What do I do for security? Well, I'm going for a week long trip to long island next week, and here's how it goes:
A week before the trip, move everything down to the darkroom in one corner, and take an invintory of everything from filters to lenses and cameras. Compare this with my insurance rider. All of my gear is insured under a "Photograhpic Equip." floater, which covers it for theft, damage, or loss anywhere in the US. I go through the list, whatever isn't on it gets appraised and added, and the small misc. items simply get written down and have an estimated total "misc" value added.
In short, cameras are tools. I need them to get the job done. I'm not going to let them sit home (and be of no use) because I'm afraid of having them stolen (or losing/breaking them).
I read somewhere on the net, but can't remember where, about a photographer who leaves a note on his windshield when parked at a trailhead. The note goes something like this:
Joe, I got here a little early, so I'll be out target shooting. I have my high powered scope, so I'll keep an eye out for you. See you in a bit.
Then the photog leaves a few bullets scattered on his seat for effect. He claims it works.
A relative who is a law enforcement officer for the Forest Service passed on another tip to preclude break-ins and theft: Don't leave coolers is plain sight. It seems that some of the younger criminals will go to any lengths to get free beer.
If you must keep camera gear in your vehicle, make it as inaccessable as possible by placing items in the trunk/cargo area surrounded by items of lesser value. Most break-ins are of a smash and grab nature -- the perp usually doesn't want to spend much time around the crime scene.
One possible approach is to disguise the camera cases and make them unappealing to would be thieves.
I know someone who stencils "Contaminated Urine Samples" in red on his cases. So far he hasn't had anything stolen. He has been questioned when carrying the case onto airplanes, though.
I carry Readyload film in the tall .50 caliber ammo cans, painted white. A while back, someone peeked in the back of my car and commented that no one would ever break into a car with three tall cans full of ammo in the back, for fear that the crazed gun nut might be just around the corner and headed back. I didn't mention the three cans were full of film.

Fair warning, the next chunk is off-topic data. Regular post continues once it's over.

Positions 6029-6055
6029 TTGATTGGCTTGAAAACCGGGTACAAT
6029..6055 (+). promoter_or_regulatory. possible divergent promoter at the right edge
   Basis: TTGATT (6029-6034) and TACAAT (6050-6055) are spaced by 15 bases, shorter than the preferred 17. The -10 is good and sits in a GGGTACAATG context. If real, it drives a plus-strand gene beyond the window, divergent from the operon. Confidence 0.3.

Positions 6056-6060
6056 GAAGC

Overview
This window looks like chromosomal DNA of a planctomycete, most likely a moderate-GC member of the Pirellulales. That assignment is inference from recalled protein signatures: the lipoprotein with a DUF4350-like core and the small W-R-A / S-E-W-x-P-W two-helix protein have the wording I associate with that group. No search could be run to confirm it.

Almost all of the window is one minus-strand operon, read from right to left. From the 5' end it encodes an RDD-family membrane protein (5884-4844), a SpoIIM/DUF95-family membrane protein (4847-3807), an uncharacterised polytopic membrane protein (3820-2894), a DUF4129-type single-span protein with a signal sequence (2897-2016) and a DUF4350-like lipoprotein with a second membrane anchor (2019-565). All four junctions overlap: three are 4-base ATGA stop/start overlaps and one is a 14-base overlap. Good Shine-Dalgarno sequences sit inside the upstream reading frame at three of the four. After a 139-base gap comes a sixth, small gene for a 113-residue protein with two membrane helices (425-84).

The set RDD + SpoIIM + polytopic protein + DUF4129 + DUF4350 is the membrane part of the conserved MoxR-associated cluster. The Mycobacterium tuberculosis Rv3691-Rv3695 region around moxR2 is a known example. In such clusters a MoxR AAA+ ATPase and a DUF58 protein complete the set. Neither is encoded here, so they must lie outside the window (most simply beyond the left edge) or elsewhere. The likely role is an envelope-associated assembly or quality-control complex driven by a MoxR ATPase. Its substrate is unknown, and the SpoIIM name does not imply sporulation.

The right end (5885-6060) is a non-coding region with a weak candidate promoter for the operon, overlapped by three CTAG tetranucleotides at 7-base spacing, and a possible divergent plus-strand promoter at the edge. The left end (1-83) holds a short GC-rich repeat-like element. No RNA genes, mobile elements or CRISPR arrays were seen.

Ouch! Some painful stories above! Bob, you have my sympathy. I am concerned too when I travel to places where there is a high risk. Renting a car is the worst scenario. Otherwise, I have doubled my mini van's windows with sun shield so that it is almost impossible to see what is in there. It is also a good protection against heat. I never unpack my gear before a hike when there are suspect people around, I avoid aluminum cases and have my gear in gray Tenba bags, they look like hiking rucksacks. I also leave my sleeping bag, nat and some blankets to "cover" the photo gear and protect them from sight and from sunlight. The specific insurances for camera equipment are very expensive if you want to have it insured all year round. What I did was have an extension to my home insurance as well as to my car's insurance to cover a certain amount of stolen equipment, but barely half of the total value of the gear I have with me. For the rest, I tie and I send a little prayer to heaven when my mind is not at rest!
"My "security" system, which has worked so far for 15 years of parking all over the place with camera gear inside, frequently for days at a time, is to make my car look like a pig sty. In the back of my car I keep a box filled with trash, dirty old blankets, worn-out socks, newspapers, etc.,"
Chris - you keep that stuff in it's own special box? I guess I have a special box for it all too - it's called a Toyota Corolla.....
"A week before the trip, move everything down to the darkroom in one corner, and take an invintory of everything from filters to lenses and cameras. Compare this with my insurance rider. All of my gear is insured under a "Photograhpic Equip." floater, which covers it for theft, damage, or loss anywhere in the US. I go through the list, whatever isn't on it gets appraised and added, and the small misc. items simply get written down and have an estimated total "misc" value added.